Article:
Of the 50 groups analyzed, 18 were public and 32 were private (closed) and the combined number of group members across all 50 groups was 23,047. The groups were classified according to type as follows (N=50): support (n=26), awareness (n=6), fundraising (n=6), personal blog (n=4), advocacy (n=1), and not listed (n=7).

Table 1. Number and Percentage of Characteristics of Melanoma Facebook Pages (N=50).
Characteristicn (%)

Personal blog4 (8%)

Community12 (24%)

Health and Wellness Website3 (6%)

Nonprofit11 (22%)

Charity Organization5 (10%)

Medical Research Center2 (4%)

Legal Company2 (4%)

Medical & Health2 (4%)

Other9 (18%)
Verification Status

Verified15 (30%)

Not-verified35 (70%)
For-profit or nonprofit

For-profit8 (16%)

Nonprofit23 (46%)

Unspecified19 (38%)
Ability to Donate

Yes14 (28%)

No36 (72%)

With an increasing proportion of the population relying on social media for health information, it is necessary to understand how social networking websites are used for health information and communication. In this study, we found that there are over 600 pages and 500 groups on Facebook related to melanoma. There were a variety of different categories of Facebook pages, with community and nonprofit organizations being the most common, and these pages have an average of 5.6 posts per week. Since every like on a page suggests a visitor to that page, and since a user’s Facebook friends will then see that the page was liked in their own feed, the 266,709 likes observed from the first 50 pages suggests that many people viewed these melanoma pages and that health care providers and organizations can potentially utilize Facebook pages to provide educational materials for a wider audience. The Center for Disease Control and Prevention estimates that comprehensive prevention programs could reduce the number of melanoma cases by nearly 230,000 and cut costs for melanoma treatment by US $ 2.7 billion over a 10-year period [13]. Facebook pages can also serve as a tool for patient empowerment and allow for communication with physicians and other patients. Given the high volume of posts, it is imperative that the information provided is accurate and aligns with the advice of medical professionals. One method to prevent false information could be to have page administrators consult dermatologists or have dermatology departments create Facebook pages to educate patients.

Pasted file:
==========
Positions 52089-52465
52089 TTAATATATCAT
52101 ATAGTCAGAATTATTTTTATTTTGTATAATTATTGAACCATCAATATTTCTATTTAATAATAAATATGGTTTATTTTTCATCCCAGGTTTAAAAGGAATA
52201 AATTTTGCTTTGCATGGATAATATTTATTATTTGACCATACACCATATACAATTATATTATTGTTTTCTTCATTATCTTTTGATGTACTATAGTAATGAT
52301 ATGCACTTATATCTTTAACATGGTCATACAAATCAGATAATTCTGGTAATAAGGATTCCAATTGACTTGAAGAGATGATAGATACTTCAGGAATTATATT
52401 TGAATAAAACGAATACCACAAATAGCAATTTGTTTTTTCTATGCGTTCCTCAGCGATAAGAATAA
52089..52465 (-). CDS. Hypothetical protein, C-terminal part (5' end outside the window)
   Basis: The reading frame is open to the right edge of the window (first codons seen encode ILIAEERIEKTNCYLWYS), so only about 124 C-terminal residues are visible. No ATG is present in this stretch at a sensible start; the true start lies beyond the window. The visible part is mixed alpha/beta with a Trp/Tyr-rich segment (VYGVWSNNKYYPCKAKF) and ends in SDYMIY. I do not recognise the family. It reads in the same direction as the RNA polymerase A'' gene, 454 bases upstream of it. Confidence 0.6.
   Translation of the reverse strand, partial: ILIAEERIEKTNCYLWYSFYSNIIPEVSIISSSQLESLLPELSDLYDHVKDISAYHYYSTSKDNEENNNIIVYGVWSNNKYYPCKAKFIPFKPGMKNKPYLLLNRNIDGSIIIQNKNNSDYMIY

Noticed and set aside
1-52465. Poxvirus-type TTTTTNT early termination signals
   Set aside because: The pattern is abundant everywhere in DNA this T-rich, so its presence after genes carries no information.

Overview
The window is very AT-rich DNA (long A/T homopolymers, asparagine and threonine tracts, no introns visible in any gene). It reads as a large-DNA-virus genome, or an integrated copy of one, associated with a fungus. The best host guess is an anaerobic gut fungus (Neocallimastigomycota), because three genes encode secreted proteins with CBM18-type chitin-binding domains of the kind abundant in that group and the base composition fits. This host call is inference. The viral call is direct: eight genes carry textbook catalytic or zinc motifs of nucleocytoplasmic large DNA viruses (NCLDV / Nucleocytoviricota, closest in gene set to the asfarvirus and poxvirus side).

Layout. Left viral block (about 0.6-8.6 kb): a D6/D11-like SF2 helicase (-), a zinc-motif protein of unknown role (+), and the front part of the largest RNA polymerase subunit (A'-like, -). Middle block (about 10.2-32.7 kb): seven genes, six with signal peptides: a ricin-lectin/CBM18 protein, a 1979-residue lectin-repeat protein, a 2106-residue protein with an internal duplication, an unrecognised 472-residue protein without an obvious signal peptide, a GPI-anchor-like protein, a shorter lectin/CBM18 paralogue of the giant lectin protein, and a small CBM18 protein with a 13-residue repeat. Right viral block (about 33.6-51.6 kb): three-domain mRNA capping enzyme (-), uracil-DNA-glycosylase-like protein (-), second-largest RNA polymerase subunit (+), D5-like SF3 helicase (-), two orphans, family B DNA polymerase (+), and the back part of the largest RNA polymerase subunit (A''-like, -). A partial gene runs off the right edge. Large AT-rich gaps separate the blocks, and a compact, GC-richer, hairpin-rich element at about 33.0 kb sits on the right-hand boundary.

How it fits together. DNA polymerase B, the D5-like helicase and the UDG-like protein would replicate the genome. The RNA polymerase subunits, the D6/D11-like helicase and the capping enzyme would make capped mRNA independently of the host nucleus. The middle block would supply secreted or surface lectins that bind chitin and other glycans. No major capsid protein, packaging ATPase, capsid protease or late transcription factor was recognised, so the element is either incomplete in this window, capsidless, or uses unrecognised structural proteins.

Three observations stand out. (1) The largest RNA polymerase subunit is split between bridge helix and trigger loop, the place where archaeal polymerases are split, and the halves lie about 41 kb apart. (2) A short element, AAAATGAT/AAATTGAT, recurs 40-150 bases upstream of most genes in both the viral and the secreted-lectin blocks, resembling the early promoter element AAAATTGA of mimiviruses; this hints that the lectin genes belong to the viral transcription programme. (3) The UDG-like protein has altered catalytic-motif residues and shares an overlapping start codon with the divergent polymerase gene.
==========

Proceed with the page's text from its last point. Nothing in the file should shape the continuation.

In addition to providing health information, Facebook is a source of support for patients. Online communities have been shown to provide patients with a safe space to discuss sensitive topics [14]. In our study, we found that 52% (26/50) of melanoma Facebook groups were formed primarily for support. Groups not only contribute to social support, but informational, emotional, and esteem support [3]. Melanoma patients can suffer from anxiety, social withdrawal, and denial [15] and online support groups could be therapeutic. Of the groups analyzed, 64% (32/50) were closed (private), allowing users to have a private space to communicate about their health. In addition to emotional support, Facebook groups are also used for awareness, fundraising, and personal blogs. Facebook groups are therefore s another avenue for unregulated health care information to be provided over the internet. The inclusion of dermatologists in Facebook groups may be beneficial to ensure there is no misleading or incorrect information provided within the group. One limitation of our study is the small sample size of groups and pages, selection bias, and lack of information regarding the nature of posts in each page.

Future studies should examine more closely how patients are able to interact in these platforms and their experience with Facebook groups and pages.

Conflicts of Interest

None declared.

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Edited by G Eysenbach; submitted 14.07.17; peer-reviewed by R Moza, J Taber; comments to author 23.11.17; revised version received 03.04.18; accepted 03.05.18; published 16.05.18


©Nishita Maganty, Muneeb Ilyas, Zachary Ginsberg, Amit Sharma. Originally published in JMIR Dermatology (, 16.05.2018.

This is an open-access article distributed under the terms of the Creative Commons Attribution License (, which permits unrestricted use, distribution, and reproduction in any medium, provided the original work, first published in JMIR Dermatology Research, is properly cited. The complete bibliographic information, a link to the original publication on, as well as this copyright and license information must be included.